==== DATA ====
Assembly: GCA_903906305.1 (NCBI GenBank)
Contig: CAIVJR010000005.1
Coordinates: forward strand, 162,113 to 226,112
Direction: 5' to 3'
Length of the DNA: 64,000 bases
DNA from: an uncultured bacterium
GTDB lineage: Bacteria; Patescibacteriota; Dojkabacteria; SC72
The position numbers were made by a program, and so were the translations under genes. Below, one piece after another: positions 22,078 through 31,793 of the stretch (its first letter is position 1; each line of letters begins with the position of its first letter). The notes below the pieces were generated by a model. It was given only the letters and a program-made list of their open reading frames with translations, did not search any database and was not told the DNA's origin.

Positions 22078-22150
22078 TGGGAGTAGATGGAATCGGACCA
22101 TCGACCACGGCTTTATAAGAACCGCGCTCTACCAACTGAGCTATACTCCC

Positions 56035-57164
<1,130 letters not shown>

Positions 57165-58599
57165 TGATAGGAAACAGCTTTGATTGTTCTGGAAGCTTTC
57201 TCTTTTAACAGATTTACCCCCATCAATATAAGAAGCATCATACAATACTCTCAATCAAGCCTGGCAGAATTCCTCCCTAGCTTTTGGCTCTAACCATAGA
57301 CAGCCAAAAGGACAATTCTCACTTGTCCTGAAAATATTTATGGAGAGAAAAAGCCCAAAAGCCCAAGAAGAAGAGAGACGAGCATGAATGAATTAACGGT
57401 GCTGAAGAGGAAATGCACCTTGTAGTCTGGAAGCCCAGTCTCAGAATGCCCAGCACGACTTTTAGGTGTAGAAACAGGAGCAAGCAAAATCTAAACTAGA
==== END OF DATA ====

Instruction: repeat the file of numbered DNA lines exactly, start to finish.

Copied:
Assembly: GCA_903906305.1 (NCBI GenBank)
Contig: CAIVJR010000005.1
Coordinates: forward strand, 162,113 to 226,112
Direction: 5' to 3'
Length of the DNA: 64,000 bases
DNA from: an uncultured bacterium
GTDB lineage: Bacteria; Patescibacteriota; Dojkabacteria; SC72
The position numbers were made by a program, and so were the translations under genes. Below, one piece after another: positions 22,078 through 31,793 of the stretch (its first letter is position 1; each line of letters begins with the position of its first letter). The notes below the pieces were generated by a model. It was given only the letters and a program-made list of their open reading frames with translations, did not search any database and was not told the DNA's origin.

Positions 22078-22150
22078 TGGGAGTAGATGGAATCGGACCA
22101 TCGACCACGGCTTTATAAGAACCGCGCTCTACCAACTGAGCTATACTCCC

Positions 56035-57164
<1,130 letters not shown>

Positions 57165-58599
57165 TGATAGGAAACAGCTTTGATTGTTCTGGAAGCTTTC
57201 TCTTTTAACAGATTTACCCCCATCAATATAAGAAGCATCATACAATACTCTCAATCAAGCCTGGCAGAATTCCTCCCTAGCTTTTGGCTCTAACCATAGA
57301 CAGCCAAAAGGACAATTCTCACTTGTCCTGAAAATATTTATGGAGAGAAAAAGCCCAAAAGCCCAAGAAGAAGAGAGACGAGCATGAATGAATTAACGGT
57401 GCTGAAGAGGAAATGCACCTTGTAGTCTGGAAGCCCAGTCTCAGAATGCCCAGCACGACTTTTAGGTGTAGAAACAGGAGCAAGCAAAATCTAAACTAGA